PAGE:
And despite our increasing knowledge, today we are faced with the fact that we are “lost in translation” between the relationships that are built in deeply into us and our unclear needs for something else. The deep image of relationships in us consists in fact of relationships modelled by thousands of years of struggle for survival and “cemented” by our unconscious defence mechanisms created in the early years o our lives. Forming new relationships requires from each of us to make a conscious effort towards the change and to build into this conscious effort basic human respect for our partner.

Basic human respect implies giving up the behaviour that is metaphorically speaking represented by the Four Riders of the Apocalypse of married life:

  • Explosiveness
  • Criticizing
  • Contempt
  • Withdrawal and gradual stonewalling

All of these types of behaviour are interdependent. Explosiveness, criticizing and contempt lead easily to withdrawal and shutting down, as well as the other way around. In the relationship there is no “blame”, except in the case of violence, but only and truly mutual responsibility for that into which the relationship is turning.

And even with the best of will and conscious striving, it is not possible quickly and immediately to change all of our old habits, so sometimes we continue to behave instinctively, and with it counterproductively. What helps in such situations of slippage into old reaction patterns is also to give up criticizing and deriding ourselves. It is necessary in these cases to be understanding towards our own “weaknesses”, our old defence mechanisms, crucial for survival in childhood age. Partners who manage to cope with the shame caused by the difficulty to immediately do the “right thing” gently make fun at their own expense and this helps.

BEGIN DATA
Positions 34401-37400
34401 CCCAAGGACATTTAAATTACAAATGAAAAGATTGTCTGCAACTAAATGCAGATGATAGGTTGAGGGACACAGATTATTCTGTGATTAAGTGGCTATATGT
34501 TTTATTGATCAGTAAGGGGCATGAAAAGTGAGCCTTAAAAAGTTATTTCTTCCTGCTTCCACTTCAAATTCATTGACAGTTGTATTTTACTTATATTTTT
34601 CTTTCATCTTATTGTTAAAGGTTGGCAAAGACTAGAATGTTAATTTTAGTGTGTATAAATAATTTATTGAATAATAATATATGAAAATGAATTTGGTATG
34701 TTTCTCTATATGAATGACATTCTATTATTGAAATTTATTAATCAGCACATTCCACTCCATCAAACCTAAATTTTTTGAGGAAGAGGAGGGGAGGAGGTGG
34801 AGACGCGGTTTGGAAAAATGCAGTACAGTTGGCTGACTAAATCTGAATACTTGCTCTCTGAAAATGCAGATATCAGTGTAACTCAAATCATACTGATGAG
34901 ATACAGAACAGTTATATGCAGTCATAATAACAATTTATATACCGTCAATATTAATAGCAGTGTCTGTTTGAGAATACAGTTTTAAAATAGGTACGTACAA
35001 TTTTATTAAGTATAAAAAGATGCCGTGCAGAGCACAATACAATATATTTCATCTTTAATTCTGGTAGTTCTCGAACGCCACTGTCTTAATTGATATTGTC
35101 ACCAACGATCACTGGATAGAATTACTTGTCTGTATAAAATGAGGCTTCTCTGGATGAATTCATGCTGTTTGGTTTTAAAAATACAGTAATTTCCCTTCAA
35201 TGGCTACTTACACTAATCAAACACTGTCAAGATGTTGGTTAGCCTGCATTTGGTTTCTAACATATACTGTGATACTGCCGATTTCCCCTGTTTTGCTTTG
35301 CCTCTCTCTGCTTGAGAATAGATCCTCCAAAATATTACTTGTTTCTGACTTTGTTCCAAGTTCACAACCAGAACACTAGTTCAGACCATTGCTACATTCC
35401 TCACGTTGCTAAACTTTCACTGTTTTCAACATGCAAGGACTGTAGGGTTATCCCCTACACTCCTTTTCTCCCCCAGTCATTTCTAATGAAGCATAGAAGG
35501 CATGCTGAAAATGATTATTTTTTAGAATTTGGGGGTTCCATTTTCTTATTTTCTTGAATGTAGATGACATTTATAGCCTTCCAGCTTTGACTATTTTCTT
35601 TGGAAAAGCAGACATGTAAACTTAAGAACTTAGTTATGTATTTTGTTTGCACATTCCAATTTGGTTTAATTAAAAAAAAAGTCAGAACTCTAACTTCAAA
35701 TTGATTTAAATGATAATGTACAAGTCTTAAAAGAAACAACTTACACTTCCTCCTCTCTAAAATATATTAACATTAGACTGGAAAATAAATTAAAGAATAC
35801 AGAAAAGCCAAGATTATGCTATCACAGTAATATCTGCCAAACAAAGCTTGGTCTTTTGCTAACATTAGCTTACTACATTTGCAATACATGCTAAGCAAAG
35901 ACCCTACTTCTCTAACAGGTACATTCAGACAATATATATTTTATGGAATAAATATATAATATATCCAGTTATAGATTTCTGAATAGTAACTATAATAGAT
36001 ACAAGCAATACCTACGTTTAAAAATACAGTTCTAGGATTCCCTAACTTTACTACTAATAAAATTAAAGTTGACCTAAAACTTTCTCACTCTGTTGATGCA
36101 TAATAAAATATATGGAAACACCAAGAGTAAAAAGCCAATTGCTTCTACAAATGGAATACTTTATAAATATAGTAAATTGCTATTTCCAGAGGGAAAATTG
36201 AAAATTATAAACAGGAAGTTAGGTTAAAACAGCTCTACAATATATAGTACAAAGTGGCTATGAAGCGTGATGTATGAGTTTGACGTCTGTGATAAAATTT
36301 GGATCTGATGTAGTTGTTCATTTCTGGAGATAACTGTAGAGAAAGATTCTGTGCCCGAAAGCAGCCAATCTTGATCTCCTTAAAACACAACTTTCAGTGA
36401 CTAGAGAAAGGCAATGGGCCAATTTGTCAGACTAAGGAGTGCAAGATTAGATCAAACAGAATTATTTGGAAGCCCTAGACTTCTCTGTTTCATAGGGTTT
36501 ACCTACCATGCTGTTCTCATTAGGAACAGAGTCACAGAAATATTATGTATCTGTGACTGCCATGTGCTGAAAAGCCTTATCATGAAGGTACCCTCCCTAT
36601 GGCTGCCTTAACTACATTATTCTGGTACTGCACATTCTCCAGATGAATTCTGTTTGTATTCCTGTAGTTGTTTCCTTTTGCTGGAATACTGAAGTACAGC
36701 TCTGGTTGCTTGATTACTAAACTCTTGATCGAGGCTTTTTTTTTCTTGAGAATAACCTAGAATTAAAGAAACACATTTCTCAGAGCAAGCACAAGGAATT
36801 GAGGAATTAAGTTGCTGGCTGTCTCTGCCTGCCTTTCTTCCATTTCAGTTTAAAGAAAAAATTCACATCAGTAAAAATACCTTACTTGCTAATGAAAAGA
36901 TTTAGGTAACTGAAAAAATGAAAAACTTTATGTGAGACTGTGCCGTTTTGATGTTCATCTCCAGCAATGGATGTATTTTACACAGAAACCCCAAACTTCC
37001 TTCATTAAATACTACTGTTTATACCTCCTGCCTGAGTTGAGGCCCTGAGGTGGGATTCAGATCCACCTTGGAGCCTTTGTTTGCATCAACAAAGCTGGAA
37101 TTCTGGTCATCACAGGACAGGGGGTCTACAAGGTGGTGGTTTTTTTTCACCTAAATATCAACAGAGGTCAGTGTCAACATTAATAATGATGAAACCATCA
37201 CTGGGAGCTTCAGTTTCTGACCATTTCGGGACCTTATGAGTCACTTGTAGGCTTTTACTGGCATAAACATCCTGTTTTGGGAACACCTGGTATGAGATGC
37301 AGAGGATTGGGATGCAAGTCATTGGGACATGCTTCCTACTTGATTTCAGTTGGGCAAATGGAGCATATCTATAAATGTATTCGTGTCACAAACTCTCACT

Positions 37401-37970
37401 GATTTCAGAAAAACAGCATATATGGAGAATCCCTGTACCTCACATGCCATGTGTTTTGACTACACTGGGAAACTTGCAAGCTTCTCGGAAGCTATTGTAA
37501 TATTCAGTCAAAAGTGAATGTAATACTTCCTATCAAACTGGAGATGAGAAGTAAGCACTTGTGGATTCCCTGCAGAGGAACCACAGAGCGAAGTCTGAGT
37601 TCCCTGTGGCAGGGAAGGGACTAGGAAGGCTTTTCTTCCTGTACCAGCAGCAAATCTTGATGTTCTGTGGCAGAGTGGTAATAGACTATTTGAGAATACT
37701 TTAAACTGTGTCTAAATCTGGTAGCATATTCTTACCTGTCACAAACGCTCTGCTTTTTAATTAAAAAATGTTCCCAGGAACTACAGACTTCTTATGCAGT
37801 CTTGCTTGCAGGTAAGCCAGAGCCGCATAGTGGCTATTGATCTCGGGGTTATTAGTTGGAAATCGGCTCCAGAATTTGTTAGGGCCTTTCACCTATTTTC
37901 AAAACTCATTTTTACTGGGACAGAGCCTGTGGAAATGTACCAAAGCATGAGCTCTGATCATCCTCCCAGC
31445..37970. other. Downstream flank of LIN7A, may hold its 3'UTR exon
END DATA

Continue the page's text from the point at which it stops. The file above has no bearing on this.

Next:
Good marriage is not a marriage without its ups and downs. It is recognized by the fact that, as the couple is working on their relationships, the downs are shallower, and ups last increasingly longer.

Conflict in relationship, no matter how devastating it is, has its positive side. It forces us to think carefully about what we are doing and to question our motives. Conflict is motivated by unconscious non-satisfied needs on the one hand and suppressed part of our selves on the other, the part that disables us to satisfy the need in our partner. In these unknowns a treasure is hidden, treasure which becomes the power engine for growth and development once their true meaning is discovered.

To face the dissatisfaction at the root of conflict requires the skill of Imago dialogue. Partners then start a journey which is in fact a life-long journey and purpose to itself. You never reach the land of perfection but on the way different landscapes are discovered which enrich the space of mutual relationship.

Longitudinal research observing happy and unhappy marriages reveals that 65 percent of conflict is unsolvable. It is unsolvable because the reasons for the conflict are situated in a different time and different space. What is possible, through processes of dialoguing, is to heal, step by step, those roots which feed the conflict on the surface until there is only a small amount of material that feeds the hurt.

Couples capable of seeing the difference between surface and long-term repeated disagreements find the solution in trying to enter below the surface and find real, deeply suppressed reasons. Couples who instinctively try to be healing for each other, the ones who look after each other as the greatest treasure, put this ability in the pack with other six skills of a happy relationship.

  • Deep unchangeable need to learn about the other with the awareness that every new day is a possibility for a renewed mutual discovery.
  • Couples who include in their relationship small indicators of continuous love and admiration to which each of us has the right, and for which the conditions are there, only if the partner wants to look closely.
  • Couples who are sufficiently focused on their partners, which makes them sensitive to small, trivial things, a safety net in which a sufficiently good relationship can cosily lie.
  • Trust in partner’s judgement, readiness for discussion while showing respect for a different opinion and acceptance of mutual influence are the “cement” for a good-quality relationship.
  • Sense of humour or some other ability helps in de-blocking tension in relationship.
  • With all this, the couple has a shared vision and majority of shared values.

By investing into the relationship we change ourselves and thus become mature and satisfied people.